obtain the alignment for a pair of sentences which maximizes the probability given by
the log-linear model. It uses the current vector of weights ω (see section 2) to calculate
this alignment and returns the score of each model for this pair of sentences given this
Regarding the maximization problem described in section 2.3, given a source sen-
tence e
we have used the MOSES toolkit [19] to calculate a n-best list of translations
according to the current vector of weights ω. Then these n-best hypothesis are re-scored
according to H(e), and the one with the maximum score is returned as the required tar-
get sentence.
The THOT toolkit and the MOSES toolkit use slightly different translation tables.
Specifically, the MOSES toolkit allows to work with one or more score components for
each phrase pair while the THOT toolkit only allows to work with one. By this reason,
it is necessary to keep two translation tables, one for the MOSES toolkit where the
score for each component appears separately and one for the THOT toolkit where all
the components are gathered in only one value.
4 Experiments
We have carried out an experimentation in order to verify the effectiveness of our pro-
posal. In our experiments we have compared the performance of both the MERT pro-
cedure and our proposed technique. All the experiments have been carried out with the
FUB corpus.
4.1 The FUB Corpus
The FUB corpus [20], is a bilingual Italian–English corpus with a restricted semantic
domain. The application is the translation of queries, requests and complaints that a
tourist may make at the front desk of a hotel, for example, asking for a booked room,
requesting a service of the hotel, etc. The statistics of the corpus are shown in Table 1.
Table 1. FUB corpus statistics.
Training Development Test
Language Italian English Italian English Italian English
#Sentences 2900 138 300
#Words 51902 62335 2609 3119 6121 7243
Vocabulary size 2480 1671 534 443 715 547
#Out of vocabulary 55 31 129 84
Perplexity (trigram) 19.9 10.6 19.6 10.2
4.2 Results
The experimentation consists on training a MT model with the MOSES toolkit using
the Training set. Then the Development set is used to optimize the parameters of the
trained log-linear model. The MERT procedure and our algorithm are used to perform
the optimization. Finally the translation results of each of them with the Test set are
As first step, a log-linear model is trained using the MOSES toolkit. This log-linear
combination is composed of eight models: the distortion (reordering) model, the target
language model, the translation model which is also composed of five sub-models and
the word penalty model.
As said in Section 3, the THOT toolkit works with translation tables with only one
score for each phrase pair. So a new translation table has to be built. The score of a
phrase pair in that table is the weighted average (the MOSES default weights are used)
of the five scores in the MOSES translation table for that phrase pair. Once the transla-
tion scores have been gathered, a log-linear combinationof four models is obtained. The
new table with the gathered scores is used to perform the optimization of parameters.
To optimize the parameters the MERT procedure is used with its default options
values. It uses a 100-best list of translations.
Our proposal uses the extension of the THOT toolkit to perform the feature map-
ping. The maximization described in Section 2.3 is carried out using 10-best lists of
translations. The 10-best translations list is re-scored using the following equation:
H(e) = (e
, e) hδΨ
(e) · ωi . (12)
This H(e) function corresponds to the margin re-scaling (SV M
) on Figure 1
allows to modify a great amount of parameters relative to the SVMs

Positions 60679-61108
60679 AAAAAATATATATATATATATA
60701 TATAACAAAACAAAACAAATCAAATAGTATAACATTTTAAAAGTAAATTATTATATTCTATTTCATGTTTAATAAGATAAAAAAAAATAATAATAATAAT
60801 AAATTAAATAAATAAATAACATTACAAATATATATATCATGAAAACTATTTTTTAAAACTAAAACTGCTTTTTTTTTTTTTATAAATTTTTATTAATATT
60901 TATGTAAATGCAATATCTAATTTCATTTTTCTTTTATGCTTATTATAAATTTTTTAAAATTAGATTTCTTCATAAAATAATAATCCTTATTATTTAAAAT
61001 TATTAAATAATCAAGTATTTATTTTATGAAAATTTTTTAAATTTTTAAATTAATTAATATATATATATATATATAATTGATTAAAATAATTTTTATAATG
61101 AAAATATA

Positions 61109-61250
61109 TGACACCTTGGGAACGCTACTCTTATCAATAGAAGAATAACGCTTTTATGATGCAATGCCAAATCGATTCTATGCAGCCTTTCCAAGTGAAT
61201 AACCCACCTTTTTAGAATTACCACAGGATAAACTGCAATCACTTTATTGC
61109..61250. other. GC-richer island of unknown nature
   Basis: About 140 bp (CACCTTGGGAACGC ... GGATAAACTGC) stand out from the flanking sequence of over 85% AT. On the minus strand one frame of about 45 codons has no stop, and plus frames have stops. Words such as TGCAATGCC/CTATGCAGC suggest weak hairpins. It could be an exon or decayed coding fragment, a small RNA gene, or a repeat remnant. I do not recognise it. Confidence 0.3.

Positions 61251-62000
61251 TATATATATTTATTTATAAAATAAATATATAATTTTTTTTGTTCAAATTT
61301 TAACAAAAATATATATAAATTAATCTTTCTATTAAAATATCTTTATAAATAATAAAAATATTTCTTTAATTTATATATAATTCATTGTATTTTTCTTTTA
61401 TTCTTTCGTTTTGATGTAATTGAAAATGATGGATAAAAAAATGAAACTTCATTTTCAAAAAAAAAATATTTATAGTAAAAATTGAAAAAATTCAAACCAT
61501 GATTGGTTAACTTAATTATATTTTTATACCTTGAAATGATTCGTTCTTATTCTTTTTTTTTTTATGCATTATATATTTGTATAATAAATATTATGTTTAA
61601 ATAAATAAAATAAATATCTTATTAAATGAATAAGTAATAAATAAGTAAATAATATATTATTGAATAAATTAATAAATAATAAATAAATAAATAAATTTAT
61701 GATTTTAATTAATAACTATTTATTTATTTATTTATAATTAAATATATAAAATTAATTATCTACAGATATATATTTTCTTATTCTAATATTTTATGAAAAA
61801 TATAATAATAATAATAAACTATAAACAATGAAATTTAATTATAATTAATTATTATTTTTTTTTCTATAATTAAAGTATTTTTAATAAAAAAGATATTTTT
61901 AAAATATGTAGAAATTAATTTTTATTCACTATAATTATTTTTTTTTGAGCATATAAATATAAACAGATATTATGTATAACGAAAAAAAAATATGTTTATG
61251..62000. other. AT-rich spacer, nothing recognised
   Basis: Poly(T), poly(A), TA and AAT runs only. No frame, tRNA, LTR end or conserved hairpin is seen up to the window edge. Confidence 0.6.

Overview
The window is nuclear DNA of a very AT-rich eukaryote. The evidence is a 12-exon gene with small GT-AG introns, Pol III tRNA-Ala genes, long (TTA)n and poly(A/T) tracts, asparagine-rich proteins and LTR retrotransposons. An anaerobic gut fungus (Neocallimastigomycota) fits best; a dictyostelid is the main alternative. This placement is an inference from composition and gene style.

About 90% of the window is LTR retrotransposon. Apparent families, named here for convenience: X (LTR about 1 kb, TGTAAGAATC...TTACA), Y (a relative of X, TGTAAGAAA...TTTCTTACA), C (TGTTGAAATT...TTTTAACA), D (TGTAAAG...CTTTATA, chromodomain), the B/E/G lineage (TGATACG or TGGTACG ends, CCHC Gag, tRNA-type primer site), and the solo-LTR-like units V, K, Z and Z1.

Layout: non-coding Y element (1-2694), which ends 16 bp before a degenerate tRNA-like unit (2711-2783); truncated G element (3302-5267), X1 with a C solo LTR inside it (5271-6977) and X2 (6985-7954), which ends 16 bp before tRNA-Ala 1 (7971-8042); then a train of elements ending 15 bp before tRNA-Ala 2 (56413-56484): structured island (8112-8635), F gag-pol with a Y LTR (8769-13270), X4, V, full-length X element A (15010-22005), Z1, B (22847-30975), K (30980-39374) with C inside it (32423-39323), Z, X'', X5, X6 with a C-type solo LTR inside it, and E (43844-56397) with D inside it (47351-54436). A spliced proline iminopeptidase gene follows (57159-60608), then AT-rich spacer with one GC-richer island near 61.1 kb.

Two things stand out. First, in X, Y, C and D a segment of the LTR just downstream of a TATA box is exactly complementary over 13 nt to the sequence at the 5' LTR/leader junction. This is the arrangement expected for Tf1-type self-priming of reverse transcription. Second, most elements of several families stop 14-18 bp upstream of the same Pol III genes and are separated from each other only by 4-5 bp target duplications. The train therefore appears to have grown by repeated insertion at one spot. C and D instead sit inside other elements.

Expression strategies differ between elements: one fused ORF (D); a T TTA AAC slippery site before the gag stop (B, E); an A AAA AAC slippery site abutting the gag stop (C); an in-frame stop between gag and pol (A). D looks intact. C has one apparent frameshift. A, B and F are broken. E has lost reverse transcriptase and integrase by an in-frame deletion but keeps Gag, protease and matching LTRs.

optimization process. Different combinations of values of some parameters have been
tested to choose those values with better performance.
Table 2 shows the BLEU scores for the different models after translating the Test
set. Baseline corresponds with the log-linear model before any parameter optimization,
MERT corresponds with the model after being optimized using the MERT procedure
and SVMs corresponds with a model which parameters had been optimized using our
The results on Table 2 show that our proposal is able to outperform the MERT pro-
cedure. But, if we optimize the parameters using the MERT procedure and the original
Table 2. BLEU score results summary.
Baseline MERT SVMs
64.46 64.93 65.38
table (the one with eight scores per phrase pair), the BLEU score raises to 65.8 9. In
this case, the MERT procedure is able to optimize the weights for each of the sub-
models in the translation model independently. So, the relative significance of each of
this sub-models can vary. Our proposal optimizes the weight of the gathered translation
model, so the relative importance of each of the sub-models do not change respect to
the non-optimized model.
5 Conclusions
This work have introduced a new method to optimize the parameters of a log-linear
translation model using SVMs. Our proposal is based on the SV M
which is an SVM optimization algorithm for multivariate or structured outputs. The
obtained results are very promising: using only a 10-best translations list, we outper-
form the MERT procedure when using equal number of components in the log-linear
As future work, our main goal is to compare our proposal with a standard imple-
mentation of the MERT procedure in terms of time complexity; to achieve such a goal
it is necessary to integrate the functionalities of the THOT, MOSES and SV M
toolkits, so the efficiency of the algorithm will be dramatically increased. In addition,
we also plan to accomplish experiments with larger corpora, to use other measures as
WER or TER as loss function, to use word graphs instead of n-best lists to perform the
maximization and finally to find the best way to go through the differences between the
THOT toolkit and the MOSES toolkit.
This work has been partially supported by the Spanish Ministerio de Educaci
on y Cien-
cia (MEC) under FPU scholarship AP2006-00691, the Spanish MEC under grant Con-
solider Ingenio 2010 CSD2007-00018 and the EC (FEDER) and the Spanish MEC
under grant TIN2006-15694-CO2-01.